Thursday, April 10, 2003

There's a programme on TV right now called The Biggest Women in Britain. One of the participants is Britain's only female sumo wrestler (not pictured above). It must be pretty lonely being Britain's only female sumo. Who on earth does she fight? Anyway, the show prompted me to research the subject and here's what I came up with: (the following is translated from Russian - um, not by me - so you have to excuse the errors...)

Despite sumo seeming to be the most masculine sport, as early as in the 1700's women sumo ("onna-zumo") did exist. It started in Osaka and was performed in connection with prostitution houses. Matches were organized between women and also between women and blind men. Some of female sumoists were actually skilled wrestlers. By 1744, onna-zumo's popularity had reached Edo (Tokyo). Tournaments were held at Asakusa Temple until authorities closed them down on the basis that it was immoral.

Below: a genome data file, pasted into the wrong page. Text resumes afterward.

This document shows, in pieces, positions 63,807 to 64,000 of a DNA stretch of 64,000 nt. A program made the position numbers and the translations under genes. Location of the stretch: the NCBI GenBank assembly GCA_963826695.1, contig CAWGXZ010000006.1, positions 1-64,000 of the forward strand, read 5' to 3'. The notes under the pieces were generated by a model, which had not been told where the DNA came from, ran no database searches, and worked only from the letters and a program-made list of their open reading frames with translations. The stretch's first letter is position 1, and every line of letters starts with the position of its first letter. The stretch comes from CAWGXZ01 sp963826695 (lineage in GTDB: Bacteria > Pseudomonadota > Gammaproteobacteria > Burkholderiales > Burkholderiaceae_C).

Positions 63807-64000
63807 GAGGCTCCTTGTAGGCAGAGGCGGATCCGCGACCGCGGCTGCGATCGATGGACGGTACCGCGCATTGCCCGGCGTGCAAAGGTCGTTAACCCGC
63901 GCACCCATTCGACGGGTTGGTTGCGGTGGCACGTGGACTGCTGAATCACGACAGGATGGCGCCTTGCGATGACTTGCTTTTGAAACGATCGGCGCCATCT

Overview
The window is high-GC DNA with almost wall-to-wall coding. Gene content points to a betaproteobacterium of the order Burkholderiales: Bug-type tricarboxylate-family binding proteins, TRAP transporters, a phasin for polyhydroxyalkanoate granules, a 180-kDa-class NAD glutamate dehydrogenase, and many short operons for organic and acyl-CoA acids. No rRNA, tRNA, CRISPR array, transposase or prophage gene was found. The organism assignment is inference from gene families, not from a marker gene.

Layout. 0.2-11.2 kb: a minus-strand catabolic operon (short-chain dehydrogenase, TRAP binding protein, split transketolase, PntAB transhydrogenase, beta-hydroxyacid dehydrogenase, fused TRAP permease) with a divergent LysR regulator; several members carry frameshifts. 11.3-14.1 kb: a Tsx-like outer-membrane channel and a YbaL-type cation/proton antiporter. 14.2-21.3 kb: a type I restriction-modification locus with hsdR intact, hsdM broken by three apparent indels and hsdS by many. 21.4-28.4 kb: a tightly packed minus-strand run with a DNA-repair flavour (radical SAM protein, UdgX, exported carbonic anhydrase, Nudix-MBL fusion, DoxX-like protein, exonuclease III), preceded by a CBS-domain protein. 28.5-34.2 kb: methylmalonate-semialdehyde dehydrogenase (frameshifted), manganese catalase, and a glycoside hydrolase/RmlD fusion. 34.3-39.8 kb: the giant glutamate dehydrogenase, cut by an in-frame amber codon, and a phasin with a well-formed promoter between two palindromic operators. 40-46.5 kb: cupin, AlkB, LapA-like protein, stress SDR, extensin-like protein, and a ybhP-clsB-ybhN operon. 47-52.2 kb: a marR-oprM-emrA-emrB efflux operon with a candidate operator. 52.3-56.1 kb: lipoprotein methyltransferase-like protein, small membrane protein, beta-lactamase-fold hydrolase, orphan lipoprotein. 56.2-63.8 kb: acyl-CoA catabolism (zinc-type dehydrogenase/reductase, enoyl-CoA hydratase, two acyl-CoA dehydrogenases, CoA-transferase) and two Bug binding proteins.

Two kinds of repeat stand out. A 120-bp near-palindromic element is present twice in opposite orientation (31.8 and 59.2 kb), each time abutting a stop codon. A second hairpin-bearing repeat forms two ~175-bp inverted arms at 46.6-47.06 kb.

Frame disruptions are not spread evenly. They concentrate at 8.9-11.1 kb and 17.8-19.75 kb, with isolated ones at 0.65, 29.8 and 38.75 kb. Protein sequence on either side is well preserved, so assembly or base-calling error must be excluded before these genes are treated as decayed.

Not to mention unsightly.

This week, I have read Twelve by Nick McDonnell, a fantastic book about a group of teens in New York. And I went to see The Rules of Attraction, adapted from the Bret Easton Ellis novel. Ellis is one of my favourite writers - there's something about his deadpan depiction of amoral scumbags that really appeals to me; it's like staring into a moral vacuum; very scary. But, somehow, very funny too; laughter in the dark. He is the greatest satirist on the planet. And it's a shame that most people only know about him because of the awful, mostly unnecessary scenes of violence in American Psycho. Anyway, the film was cool and bleak and funny and also pretentious, and I loved it. James van der Beek - Dawson from the Creek - is extraordinarily evil in it. The only thing the film lacks is female sumo wrestling.